Hotel Books

Run Wild, Young Beauty

Written by: PP on 17/06/2015 22:09:34

For those of you not familiar with Hotel Books prior to this review, the group is essentially a spoken-word poetry project by vocalist Cam Smith with a revolving door of musicians providing the instrumental backing to his musings and ramblings about love and spirituality. The instrumental landscape is primarily a minimalistic blend of math rock, indie rock, and post-rock, where a few elements of post-hardcore occasionally draw the songs into rising crescendos to highlight the most dramatic passages in Smith's depth-laden poetry. Hence, the initial listen to sophomore full-length album "Run Wild, Young Beauty" is a difficult one, because the record is essentially 80% about the lyrical content and its delivery rather than about instrumental dynamics or other conventional measures of songwriting. In practice, it means listening to Hotel Books requires your absolute attention at first to familiarize yourself with the words because only a couple of tracks have instrumentation qualifying as anything else than minimalistic or mood-setting.

While that might not sound like the most enticing of albums on paper, repeated listening sessions prove it's a rather spectacular record overall, thanks to Smith's lyricism that's out of this world when it comes to intensity of emotion and passion for his beliefs. As one internet commenter put it, "They provide words for feelings I could never describe", and they do it through a raw emotional charge that's among the most intense you've ever heard. If you've had a chance to listen to Have Mercy's debut "The Earth Pushed Back", you know of the sort of emotional misery I'm talking about here, although Hotel Books is about overcoming that pain and turning it into a net positive instead. These songs are about a heart shattered into indescribably many pieces, coupled with musings about spirituality and Smith's sometimes complicated relationship with God and his central religious beliefs. While that's not something original, it's the way the lyrical content is written and expressed that makes all the difference in the world. Listen to the man talk about feelings on "July (Part One)", for example:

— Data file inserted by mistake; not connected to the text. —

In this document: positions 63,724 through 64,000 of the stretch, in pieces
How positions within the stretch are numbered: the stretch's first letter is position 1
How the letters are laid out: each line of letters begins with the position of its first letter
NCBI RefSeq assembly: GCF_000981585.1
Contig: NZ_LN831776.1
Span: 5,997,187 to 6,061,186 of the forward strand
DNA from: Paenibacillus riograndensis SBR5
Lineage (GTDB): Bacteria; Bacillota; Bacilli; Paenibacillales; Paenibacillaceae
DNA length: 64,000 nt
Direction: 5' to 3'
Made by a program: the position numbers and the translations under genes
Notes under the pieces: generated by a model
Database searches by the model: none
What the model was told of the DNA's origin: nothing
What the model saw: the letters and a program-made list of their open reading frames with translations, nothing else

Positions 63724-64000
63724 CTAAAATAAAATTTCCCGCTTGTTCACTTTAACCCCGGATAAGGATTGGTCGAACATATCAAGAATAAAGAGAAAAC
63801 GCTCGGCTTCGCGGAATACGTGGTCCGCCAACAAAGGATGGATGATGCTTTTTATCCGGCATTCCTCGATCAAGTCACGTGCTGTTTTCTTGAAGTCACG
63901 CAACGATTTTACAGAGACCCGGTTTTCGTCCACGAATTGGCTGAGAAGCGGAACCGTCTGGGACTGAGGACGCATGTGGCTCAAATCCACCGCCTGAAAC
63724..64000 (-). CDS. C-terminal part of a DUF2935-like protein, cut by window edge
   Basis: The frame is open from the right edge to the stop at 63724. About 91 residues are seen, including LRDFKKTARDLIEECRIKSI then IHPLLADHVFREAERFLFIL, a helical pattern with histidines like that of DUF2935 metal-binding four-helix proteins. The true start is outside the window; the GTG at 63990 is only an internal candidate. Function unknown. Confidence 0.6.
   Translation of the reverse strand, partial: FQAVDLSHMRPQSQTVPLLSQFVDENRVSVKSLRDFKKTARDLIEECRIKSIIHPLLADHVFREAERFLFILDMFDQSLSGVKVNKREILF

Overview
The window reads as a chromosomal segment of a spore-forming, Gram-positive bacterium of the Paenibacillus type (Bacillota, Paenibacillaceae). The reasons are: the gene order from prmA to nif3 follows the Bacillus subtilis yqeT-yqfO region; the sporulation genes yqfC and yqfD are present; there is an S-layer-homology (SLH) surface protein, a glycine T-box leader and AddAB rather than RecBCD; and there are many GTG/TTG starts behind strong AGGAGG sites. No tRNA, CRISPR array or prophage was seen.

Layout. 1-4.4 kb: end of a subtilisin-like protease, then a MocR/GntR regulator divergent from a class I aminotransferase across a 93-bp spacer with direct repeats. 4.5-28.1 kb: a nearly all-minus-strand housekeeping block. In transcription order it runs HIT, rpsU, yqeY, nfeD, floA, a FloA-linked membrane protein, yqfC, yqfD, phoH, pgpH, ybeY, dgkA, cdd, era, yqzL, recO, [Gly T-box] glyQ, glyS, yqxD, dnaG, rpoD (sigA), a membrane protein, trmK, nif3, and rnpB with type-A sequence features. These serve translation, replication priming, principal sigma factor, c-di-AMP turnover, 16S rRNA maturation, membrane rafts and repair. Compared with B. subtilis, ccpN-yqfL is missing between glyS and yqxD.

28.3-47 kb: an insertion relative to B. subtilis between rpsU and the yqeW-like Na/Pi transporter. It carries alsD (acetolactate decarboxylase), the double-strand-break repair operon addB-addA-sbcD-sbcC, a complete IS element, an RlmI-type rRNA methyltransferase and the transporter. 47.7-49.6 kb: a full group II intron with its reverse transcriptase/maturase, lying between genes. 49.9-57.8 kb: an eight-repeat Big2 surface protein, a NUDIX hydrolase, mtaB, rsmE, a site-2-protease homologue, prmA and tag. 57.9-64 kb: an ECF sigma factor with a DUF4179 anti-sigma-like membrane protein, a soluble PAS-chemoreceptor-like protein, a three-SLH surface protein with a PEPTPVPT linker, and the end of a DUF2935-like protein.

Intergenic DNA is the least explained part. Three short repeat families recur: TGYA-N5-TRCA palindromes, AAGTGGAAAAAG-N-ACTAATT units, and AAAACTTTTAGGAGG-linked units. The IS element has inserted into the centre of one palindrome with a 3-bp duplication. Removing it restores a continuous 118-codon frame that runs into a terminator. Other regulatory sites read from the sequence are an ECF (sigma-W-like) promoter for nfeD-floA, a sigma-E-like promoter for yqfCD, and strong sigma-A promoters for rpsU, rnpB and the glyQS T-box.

"And I’ve never really been one for taking second chances on times that I’ve been broken. But sometimes forgiveness needs to be put in place for someone to actually grow from these negative emotions, and all that constructive use of the pain that’s thrown at you is the only way to find refuge."

This, put together with raging emotional delivery in the vein of La Dispute and a more charismatic Listener, results into some truly hair-raising moments as we learn ways to express feeling broken inside we didn't know about before. And if you've ever felt destroyed by a girl leaving you, followed by rationalization and finally sense of acceptance of the situation, I'll be damned if "Nothing Was The Same" isn't the finest song written about that overall. Here's just a short passage of rapidly delivered spoken-word that eventually expands into explosive screams and loud post-hardcore guitars, here finally realizing La Dispute-style song dynamics that leave a lasting mark on its listener: